A Portadown man who was caught pretending to be a policeman after blue-lighting a genuine PSNI officer has been handed a suspended prison sentence.
Mateusz Prokopiuk (27), of Hobson Park, appeared at Craigavon Magistrates’ Court on Friday.
He pleaded guilty to one charge of fitting a blue warning beacon to a vehicle and a second charge of impersonating a police officer on October 14, 2020.
The court heard that an off-duty member of police had reported being stopped on the M12.
He saw the car behind him – a Skoda – activate blue lights and he pulled onto the hard shoulder, believing it was a police car.
The Skoda pulled alongside him and the driver wound down the window and said something along the lines of “do you know the speed limit?”.
The man then showed him an ID card and the officer became suspicious when he realised it was not a genuine police warrant card.
He took a picture of the vehicle and partial registration and subsequent checks identified the defendant as the owner.
The car was located at Bluestone Hall where police spoke to the defendant and searched his car.
They found a light box with a power cord attached as well as an ID card stating ‘private detective, investigator, professional specialisation cyber crime, undercover crime investigation’, along with a PSNI crest and a photo of the defendant.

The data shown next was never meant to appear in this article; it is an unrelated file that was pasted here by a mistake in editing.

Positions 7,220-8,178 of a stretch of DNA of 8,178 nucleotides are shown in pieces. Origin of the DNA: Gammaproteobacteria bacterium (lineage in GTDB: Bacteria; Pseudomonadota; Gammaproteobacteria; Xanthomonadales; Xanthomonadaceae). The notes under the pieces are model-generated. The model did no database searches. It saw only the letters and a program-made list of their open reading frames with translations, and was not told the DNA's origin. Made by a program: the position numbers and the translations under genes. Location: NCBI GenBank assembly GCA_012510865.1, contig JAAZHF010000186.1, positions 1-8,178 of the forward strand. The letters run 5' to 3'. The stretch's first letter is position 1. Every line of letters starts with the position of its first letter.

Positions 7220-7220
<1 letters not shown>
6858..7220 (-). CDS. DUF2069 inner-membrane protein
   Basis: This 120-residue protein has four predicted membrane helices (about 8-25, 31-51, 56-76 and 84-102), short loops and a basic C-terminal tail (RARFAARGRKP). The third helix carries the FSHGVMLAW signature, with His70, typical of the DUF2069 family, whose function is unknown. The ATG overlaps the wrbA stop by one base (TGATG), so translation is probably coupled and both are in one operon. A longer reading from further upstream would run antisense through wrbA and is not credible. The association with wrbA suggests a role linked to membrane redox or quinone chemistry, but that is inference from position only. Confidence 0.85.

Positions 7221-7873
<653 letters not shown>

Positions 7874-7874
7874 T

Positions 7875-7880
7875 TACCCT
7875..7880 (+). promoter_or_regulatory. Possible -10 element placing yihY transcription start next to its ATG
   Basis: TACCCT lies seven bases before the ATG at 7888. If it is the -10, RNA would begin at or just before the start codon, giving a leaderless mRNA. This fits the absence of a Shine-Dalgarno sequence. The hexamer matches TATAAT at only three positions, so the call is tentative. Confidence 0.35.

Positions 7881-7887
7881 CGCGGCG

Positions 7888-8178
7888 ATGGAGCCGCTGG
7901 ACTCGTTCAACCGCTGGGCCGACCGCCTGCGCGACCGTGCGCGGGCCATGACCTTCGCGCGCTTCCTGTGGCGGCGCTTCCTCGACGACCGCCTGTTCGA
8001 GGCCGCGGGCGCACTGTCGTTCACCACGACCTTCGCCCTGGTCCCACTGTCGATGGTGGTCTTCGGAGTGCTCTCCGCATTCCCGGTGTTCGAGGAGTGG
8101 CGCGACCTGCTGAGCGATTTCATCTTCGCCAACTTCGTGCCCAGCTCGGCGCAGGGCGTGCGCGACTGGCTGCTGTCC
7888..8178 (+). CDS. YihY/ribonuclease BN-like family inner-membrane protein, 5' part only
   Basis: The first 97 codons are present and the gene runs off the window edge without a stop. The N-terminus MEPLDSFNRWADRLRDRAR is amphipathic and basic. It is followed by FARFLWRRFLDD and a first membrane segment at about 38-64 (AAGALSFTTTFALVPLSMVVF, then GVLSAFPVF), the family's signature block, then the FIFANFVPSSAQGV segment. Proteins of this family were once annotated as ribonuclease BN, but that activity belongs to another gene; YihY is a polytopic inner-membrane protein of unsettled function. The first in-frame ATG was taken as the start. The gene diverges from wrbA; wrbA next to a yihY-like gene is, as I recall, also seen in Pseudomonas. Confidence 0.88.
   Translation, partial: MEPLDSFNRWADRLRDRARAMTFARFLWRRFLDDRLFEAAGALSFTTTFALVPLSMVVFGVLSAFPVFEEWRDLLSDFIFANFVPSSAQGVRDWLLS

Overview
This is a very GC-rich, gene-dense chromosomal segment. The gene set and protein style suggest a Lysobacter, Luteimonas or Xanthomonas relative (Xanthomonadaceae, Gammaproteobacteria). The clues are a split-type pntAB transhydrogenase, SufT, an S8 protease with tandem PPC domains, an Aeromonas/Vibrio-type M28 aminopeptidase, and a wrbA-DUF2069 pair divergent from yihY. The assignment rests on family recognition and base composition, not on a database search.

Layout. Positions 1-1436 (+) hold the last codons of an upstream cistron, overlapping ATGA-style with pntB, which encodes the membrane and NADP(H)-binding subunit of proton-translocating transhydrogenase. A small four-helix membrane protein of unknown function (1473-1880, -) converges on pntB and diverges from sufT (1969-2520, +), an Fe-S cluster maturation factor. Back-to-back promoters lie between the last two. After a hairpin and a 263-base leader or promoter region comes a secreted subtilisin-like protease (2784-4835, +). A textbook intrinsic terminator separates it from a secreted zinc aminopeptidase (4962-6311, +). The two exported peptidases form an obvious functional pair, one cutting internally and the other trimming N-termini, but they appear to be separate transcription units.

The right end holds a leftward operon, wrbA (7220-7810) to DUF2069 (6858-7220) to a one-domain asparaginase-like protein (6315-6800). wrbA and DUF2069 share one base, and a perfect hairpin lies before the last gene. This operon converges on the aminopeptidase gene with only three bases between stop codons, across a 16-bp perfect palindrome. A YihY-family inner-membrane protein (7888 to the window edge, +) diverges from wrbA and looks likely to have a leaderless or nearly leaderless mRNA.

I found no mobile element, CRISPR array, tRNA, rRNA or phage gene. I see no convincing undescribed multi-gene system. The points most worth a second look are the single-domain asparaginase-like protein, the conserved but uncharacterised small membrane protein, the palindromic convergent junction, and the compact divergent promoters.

Police attached the light box to the circuit and when it was turned on they observed a blue flashing light.
A media appeal was issued and six further reports were made from members of the public about suspected interactions with police not being genuine.
These were all investigated but no offences were identified, apart from a report of a caller at an address who had identified himself as a private detective.
Defence counsel said his client admitted it was the “biggest mistake of his life” and that he was very sorry and ashamed.
He noted that it was “very bizarre behaviour”, adding that the defendant was going through a relationship breakdown and became interested in paraphernalia relating to the police.
Defence said that on this occasion Prokopiuk was coming home from work and thought it was a work colleague, but had “got himself in too deep and had to persist with what he was doing”.
He said a pre-sentence report had assessed him as being of a low risk of reoffending and that he had a completely clear criminal record.
Ordering the defendant to stand up, Deputy District Judge Philip Mateer said that despite his clear record and remorse it was important for the public to have confidence “that anyone who stops them is a lawful police officer with legitimate purpose”.
“We have all seen on our televisions how a police officer has abused his power to stop the public and ended up in a very serious murder case in England,” he said.
“So your case raises issues about the fear and apprehension members of the public might have if somebody is coming along with blue lights flashing and they have to stop at the side of the road.
“In this case, it’s very fortunate the victim was an off-duty officer and was able to act appropriately.”
He said it raised issues of concerns and that he regarded it as a serious matter.
He imposed a two-month prison sentence suspended for two years and also fined him £400 with a £15 offender levy.